George Lucas

Part I, Summary:
THX 1138, American Graffiti, Star Wars, The Empire Strikes Back?the list goes on and on. Although many have not heard of each of these films, everyone certainly has to know the man behind them. George Lucas has, in many cases, written, produced, and directed, not to mention edit, his own films. His vision was the driving force that imagined and created these movies. All have made back the cost of the film and most have received millions of dollars in profit.
Although it sounds as if he had an easy life, in reality, Lucas had to struggle in order to get ahead. Not being interested or involved in school, Lucas turned his attention to cars. When he reached driving age, his father gave him a nice, small, "safe" car. However, passionate about cars and racing, Lucas revved up his engine and turned it into a hot rod. Each day following, he went cruising around town, drag racing often. However, this passion led him to a drastic change in his life. It ultimately led him to success.
Lucas was in a car crash in 1962, which ended his racing career before it even started. He missed his graduation ceremony at his high school, but joked that the only reason he got a diploma was because his teachers felt sorry for him. As a result, Lucas looked for other options to fill his void in life. Since his grades were not good enough for a four-year college, he decided to go to junior college. For the first time in his life, he hit the books. He fell asleep trying to earn the highest grades he could in order to have a future for himself.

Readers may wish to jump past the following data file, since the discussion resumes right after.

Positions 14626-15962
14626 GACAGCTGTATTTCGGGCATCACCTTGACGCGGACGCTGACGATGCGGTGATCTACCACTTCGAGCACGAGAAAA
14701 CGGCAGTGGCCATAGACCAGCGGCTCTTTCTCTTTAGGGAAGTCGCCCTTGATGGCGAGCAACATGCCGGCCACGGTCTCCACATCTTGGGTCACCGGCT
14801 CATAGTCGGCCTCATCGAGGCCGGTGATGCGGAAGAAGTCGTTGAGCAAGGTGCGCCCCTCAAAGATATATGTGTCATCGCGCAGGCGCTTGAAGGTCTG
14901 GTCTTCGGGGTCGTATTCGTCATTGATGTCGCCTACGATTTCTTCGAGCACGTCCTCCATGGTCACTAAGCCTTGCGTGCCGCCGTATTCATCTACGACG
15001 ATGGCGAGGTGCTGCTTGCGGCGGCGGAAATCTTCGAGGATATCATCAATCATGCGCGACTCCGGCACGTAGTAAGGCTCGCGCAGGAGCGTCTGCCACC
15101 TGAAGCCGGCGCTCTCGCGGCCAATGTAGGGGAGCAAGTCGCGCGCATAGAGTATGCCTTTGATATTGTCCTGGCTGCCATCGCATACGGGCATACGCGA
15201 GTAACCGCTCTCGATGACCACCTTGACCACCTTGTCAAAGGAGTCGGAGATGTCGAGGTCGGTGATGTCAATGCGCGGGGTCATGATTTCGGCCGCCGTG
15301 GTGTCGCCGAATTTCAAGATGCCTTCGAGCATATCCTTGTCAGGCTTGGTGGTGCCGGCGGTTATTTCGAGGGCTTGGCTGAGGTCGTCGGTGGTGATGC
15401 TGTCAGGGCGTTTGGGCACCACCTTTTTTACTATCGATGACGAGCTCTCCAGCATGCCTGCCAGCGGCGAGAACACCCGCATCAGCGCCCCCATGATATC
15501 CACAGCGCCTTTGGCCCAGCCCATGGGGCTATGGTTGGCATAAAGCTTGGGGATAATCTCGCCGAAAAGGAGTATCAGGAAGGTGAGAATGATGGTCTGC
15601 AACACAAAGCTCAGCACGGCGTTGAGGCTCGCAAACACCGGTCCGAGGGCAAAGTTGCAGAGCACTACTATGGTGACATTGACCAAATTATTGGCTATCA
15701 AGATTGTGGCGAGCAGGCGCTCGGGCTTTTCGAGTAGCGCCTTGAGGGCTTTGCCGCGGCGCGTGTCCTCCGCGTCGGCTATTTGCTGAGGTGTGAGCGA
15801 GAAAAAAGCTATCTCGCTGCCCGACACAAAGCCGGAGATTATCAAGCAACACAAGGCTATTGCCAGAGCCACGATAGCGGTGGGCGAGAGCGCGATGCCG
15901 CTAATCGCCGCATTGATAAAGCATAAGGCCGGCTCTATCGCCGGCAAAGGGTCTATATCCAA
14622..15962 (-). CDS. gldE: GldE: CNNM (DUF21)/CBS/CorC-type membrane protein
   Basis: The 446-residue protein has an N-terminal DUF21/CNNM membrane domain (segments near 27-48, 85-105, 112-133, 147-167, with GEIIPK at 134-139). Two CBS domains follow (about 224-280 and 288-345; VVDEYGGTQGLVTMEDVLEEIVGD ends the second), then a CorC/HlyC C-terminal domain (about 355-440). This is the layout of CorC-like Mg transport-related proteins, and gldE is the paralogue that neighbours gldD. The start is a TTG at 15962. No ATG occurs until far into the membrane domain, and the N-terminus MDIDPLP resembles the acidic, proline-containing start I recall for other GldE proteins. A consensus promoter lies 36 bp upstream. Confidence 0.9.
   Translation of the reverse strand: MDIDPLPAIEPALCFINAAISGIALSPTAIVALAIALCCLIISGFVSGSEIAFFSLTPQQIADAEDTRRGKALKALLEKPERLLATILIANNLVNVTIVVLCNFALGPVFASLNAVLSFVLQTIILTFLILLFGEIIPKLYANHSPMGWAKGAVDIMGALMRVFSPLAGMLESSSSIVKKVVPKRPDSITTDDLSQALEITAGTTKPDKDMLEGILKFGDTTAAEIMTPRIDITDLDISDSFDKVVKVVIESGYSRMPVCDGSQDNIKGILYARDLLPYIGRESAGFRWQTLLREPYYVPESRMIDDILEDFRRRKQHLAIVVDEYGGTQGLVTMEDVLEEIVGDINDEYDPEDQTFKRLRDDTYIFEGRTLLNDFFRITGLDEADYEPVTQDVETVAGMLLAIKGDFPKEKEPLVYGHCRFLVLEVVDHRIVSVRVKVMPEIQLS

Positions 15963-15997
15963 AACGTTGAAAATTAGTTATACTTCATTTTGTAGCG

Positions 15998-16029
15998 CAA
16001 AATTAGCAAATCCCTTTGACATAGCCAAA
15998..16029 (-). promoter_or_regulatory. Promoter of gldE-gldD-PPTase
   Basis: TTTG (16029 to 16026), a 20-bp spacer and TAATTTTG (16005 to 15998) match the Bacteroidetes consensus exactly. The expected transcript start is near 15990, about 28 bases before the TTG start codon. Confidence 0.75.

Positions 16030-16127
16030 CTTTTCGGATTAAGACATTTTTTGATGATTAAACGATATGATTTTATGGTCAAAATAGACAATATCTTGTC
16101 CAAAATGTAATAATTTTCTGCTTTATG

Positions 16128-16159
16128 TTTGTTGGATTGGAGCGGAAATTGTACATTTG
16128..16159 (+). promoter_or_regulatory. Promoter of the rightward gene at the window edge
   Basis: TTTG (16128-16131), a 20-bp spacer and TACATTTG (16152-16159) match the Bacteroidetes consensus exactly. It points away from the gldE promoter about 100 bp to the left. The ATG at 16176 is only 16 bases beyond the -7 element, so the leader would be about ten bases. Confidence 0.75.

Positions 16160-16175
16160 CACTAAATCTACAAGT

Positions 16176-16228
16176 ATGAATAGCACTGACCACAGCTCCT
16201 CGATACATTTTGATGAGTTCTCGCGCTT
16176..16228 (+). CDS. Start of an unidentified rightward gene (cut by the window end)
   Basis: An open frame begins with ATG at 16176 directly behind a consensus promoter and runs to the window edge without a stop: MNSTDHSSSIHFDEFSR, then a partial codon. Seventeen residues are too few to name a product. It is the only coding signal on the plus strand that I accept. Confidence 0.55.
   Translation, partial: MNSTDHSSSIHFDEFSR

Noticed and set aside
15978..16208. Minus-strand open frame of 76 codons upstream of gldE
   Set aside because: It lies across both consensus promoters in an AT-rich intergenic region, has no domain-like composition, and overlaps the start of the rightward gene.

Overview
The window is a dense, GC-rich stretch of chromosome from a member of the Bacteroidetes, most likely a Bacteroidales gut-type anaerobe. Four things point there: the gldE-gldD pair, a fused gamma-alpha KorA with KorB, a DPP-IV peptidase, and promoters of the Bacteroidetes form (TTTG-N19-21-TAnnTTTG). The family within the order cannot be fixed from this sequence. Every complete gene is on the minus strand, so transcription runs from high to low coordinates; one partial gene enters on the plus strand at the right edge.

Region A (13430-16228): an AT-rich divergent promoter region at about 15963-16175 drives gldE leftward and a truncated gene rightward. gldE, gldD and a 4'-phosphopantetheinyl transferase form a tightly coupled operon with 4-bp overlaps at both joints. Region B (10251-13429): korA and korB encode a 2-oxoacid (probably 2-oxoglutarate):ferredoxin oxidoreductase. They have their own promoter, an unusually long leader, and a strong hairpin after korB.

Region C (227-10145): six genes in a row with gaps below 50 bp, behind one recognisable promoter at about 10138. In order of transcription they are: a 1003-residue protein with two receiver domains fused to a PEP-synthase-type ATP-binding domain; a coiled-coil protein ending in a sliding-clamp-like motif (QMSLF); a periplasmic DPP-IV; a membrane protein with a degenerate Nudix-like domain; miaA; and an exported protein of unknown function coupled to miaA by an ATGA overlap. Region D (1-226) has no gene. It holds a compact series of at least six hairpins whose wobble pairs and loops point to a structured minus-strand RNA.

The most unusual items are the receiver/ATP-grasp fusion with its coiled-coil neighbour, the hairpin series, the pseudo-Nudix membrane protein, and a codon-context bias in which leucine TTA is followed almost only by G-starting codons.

During junior college, Lucas formed other interests. Instead of racing, he filmed them on a 8-millimeter camera his father gave him. A old friend, John Plummer, told George that he should apply to the University of Southern California. His friend remarked that it was not that hard to get into as reputation indicated. Lucas applied, and was accepted, for his junior year.
Although the idea was unpopular with his father, Lucas was not stopped in pursing his career. At school, he realized that he had to work his but off to stay on top. He did not mind the hard work. Lucas actually felt relaxed staying up all night editing film. Even when a lot of college students got high on drugs, "Lucas got high on films (1, 45)."
When assigned to make films in school, everyone wanted to be in George?s group. Even though the most coveted job was the writer-director, Lucas most likely got the part. However, his films were not good because he stayed within the guidelines. Lucas broke the rules. He and his friends broke into the editing room and edited all night. Also, he went way overbudget and far off campus to shoot his films, though none of his teachers objected. His films were always the best by far in the entire class.
After receiving his bachelor of arts degree from USC in 1966, Lucas had to decide what to do with his future. He contemplated whether to enlist in the Vietnam War, but when he tried to join the air force, he was rejected for his police record. All of the speeding tickets he had received when he was younger were coming back to haunt him. Unable to decided, Lucas finally had to face the draft for the army. However, he failed because he was diagnosed with diabetes.
Soon Lucas was hired to do some editing work by Verna Fields, a veteran film editor, to work on a film about President Johnson?s trip to the Far East. Unfortunately, he hated the restrictions the government agency put on his work and was upset when they cut out some of his footage. Then, the idea of becoming an independent filmmaker began to look very attractive.
At this time, Fields hired an assistant editor named Marcia Griffin. Lucas and Griffin were not initially attracted to each other at first, but as time went on, opposites seemed to attract, and they went out on a few dates. George and Marcia eventually fell in love with each other and got married.
In the fall of 1966, Lucas decided to teach a training program for navy filmmakers. This way he could make his film, an idea he had rolling around